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How A Food Journal Helps To Build Muscle

Mar 15, 2008
It's amazing what you'll eat during the course of a day without even realizing it. And then a month or two later, you wonder why you've put on 20 pounds.

Remember that old saying about computer programming "Garbage in equals' garbage out."

The same can be applied to the food that passes your lips. If you take in garbage, you are going to get garbage in return. The garbage in return will be low energy, sickness, disease, and poor overall health.

Have you ever really thought about what you take in as fuel during any given day?

Want to perform a "wake-up call" exercise right now? Sit down and write out all of the food or liquid that has passed through your lips during the past 24 hours.

After you write it out, look at the list and ask yourself if most of what is on that list can be put under the "garbage in equals' garbage out saying?

Often times we are not aware of what it is we are doing until we are forced to confront it. Now is your chance to confront what you are doing to your body.

This is one area that most people have to really take a long and hard look at because it is usually the one area that sabotages any chance to achieving the body you want.

When you find your daily caloric maintenance amount and begin to gradually reduce it, you want to keep a written log of those foods you consume so that you can tally the foods and make sure the total calorie amount is close to that calorie number that you figured.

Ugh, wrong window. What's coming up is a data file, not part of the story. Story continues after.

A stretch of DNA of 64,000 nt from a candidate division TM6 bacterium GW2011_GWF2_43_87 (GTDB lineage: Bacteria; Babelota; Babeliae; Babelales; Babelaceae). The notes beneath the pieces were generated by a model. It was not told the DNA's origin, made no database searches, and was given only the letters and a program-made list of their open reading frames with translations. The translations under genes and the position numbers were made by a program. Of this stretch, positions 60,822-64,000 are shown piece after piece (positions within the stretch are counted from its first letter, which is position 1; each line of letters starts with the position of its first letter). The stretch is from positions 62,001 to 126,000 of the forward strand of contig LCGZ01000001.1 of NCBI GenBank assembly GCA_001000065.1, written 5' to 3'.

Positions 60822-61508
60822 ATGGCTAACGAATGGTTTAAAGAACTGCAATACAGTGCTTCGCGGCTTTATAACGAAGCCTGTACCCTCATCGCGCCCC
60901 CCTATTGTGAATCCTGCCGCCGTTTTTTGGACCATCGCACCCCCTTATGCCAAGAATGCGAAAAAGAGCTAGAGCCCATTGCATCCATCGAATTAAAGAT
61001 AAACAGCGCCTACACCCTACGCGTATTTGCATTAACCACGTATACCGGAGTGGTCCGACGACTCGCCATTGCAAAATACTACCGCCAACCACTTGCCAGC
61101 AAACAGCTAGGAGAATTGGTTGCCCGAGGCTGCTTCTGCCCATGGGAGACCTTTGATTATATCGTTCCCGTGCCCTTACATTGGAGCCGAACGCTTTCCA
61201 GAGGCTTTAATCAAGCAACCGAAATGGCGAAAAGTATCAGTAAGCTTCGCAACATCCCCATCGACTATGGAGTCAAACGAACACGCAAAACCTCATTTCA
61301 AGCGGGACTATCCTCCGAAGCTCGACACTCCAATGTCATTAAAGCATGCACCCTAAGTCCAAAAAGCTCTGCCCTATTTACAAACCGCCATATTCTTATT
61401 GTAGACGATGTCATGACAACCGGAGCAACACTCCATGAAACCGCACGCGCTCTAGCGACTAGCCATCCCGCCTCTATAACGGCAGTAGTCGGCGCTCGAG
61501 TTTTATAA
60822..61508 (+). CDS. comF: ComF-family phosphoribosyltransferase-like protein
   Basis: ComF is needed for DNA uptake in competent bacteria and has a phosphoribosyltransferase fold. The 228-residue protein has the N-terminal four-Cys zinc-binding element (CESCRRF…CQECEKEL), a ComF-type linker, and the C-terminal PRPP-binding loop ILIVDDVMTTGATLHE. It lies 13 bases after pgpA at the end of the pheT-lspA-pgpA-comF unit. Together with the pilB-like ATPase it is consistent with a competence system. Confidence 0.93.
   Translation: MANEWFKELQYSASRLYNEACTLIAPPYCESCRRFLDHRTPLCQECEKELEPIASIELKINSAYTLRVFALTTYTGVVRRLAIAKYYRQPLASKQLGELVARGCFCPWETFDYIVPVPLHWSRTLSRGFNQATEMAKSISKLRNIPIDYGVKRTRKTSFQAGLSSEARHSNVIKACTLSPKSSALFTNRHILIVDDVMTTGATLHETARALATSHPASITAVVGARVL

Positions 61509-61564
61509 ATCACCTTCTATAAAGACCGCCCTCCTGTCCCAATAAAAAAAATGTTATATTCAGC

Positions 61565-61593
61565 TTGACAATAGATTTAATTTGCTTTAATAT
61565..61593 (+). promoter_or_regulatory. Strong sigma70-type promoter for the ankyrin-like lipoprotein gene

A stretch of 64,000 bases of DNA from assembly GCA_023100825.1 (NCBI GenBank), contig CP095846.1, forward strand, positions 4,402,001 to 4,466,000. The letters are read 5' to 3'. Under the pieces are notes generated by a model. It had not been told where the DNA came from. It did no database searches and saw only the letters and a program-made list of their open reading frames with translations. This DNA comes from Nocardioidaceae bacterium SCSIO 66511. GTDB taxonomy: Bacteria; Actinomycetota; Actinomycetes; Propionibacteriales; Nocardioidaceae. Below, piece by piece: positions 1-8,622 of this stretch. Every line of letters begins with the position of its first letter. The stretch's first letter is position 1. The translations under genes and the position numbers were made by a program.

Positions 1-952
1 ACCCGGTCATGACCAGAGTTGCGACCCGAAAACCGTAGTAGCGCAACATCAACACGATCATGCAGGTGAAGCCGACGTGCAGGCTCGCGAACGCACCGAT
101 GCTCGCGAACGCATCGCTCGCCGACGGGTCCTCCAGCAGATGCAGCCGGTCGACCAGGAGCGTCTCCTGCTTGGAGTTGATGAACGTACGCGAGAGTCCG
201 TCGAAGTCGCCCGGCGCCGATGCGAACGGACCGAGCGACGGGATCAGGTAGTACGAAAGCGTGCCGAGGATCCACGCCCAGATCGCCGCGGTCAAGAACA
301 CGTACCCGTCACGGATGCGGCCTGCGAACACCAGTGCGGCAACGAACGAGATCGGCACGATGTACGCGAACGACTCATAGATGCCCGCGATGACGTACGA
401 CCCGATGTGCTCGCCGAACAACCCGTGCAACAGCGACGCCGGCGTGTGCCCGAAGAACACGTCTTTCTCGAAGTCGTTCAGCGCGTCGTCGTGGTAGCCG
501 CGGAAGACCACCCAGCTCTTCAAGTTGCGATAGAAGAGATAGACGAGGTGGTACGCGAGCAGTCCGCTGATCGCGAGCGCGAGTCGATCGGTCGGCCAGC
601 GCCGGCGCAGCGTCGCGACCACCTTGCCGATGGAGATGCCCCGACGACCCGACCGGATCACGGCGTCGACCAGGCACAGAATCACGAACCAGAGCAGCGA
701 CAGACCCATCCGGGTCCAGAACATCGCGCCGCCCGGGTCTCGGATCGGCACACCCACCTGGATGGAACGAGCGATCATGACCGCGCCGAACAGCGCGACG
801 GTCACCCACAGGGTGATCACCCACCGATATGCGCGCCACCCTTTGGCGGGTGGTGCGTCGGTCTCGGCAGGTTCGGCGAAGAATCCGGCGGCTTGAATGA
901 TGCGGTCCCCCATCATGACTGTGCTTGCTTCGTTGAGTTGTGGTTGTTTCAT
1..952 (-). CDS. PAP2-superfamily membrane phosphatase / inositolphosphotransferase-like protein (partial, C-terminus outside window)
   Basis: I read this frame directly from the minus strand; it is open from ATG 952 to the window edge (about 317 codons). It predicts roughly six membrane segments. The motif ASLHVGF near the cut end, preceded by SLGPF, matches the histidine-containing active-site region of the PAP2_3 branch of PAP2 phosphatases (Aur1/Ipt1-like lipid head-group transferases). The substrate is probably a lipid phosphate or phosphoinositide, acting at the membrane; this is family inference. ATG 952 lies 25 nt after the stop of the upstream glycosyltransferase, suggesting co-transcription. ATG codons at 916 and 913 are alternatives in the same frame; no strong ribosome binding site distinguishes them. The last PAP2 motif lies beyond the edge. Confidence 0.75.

How can you keep track of your daily calories if you have no idea what they are?

If you figure from the worksheet that someone your age and weight requires 2000 calories to maintain, reducing by 200 calories now brings you to 1800. This is the number you are going to shoot for throughout the day for the next week.

How can you hit that number if you do not know the calorie amounts of certain foods and write them down?

This is a necessary part of the muscle building and weight loss process, but not one you have to continue with forever.

If you want to stop after 30 days or so, that's fine, because you should have a pretty good idea which foods have what amount of calories.

When you have your number, 1800 for example, you must ensure that your daily calorie amount is less than this number. If you go over this number, you are not creating a calorie deficit.

So in your food journal or notebook, at the top of the page, write 1800 calories.

Under that number, write:

Meal 1: Breakfast
Meal 2: snack
Meal 3: Lunch
Meal 4: Snack
Meal 5: dinner
Meal 6: snack

Next to each meal you write the approximate calorie total for each. If you had a couple eggs and toast for breakfast, you would write 220 calories next to "breakfast."

If you had a meal replacement for a snack after breakfast, write down 240, or whatever the amount is, next to snack.

You do this throughout the day. After your last meal, tally up the number and see what your total is.

If it is less than 1800 calories, but not significantly less, pat yourself on the back because progress was made.

If it came back 2500, realize that this is not moving you closer to your goals and understand that you must be more aware of the portions and the types of food you are consuming.

Writing this down makes it crystal clear in terms of what is actually going on versus what you "think" you are eating.

If you are not willing to do this process for a short term, you are probably not willing to stick with any type of workout or nutrition program.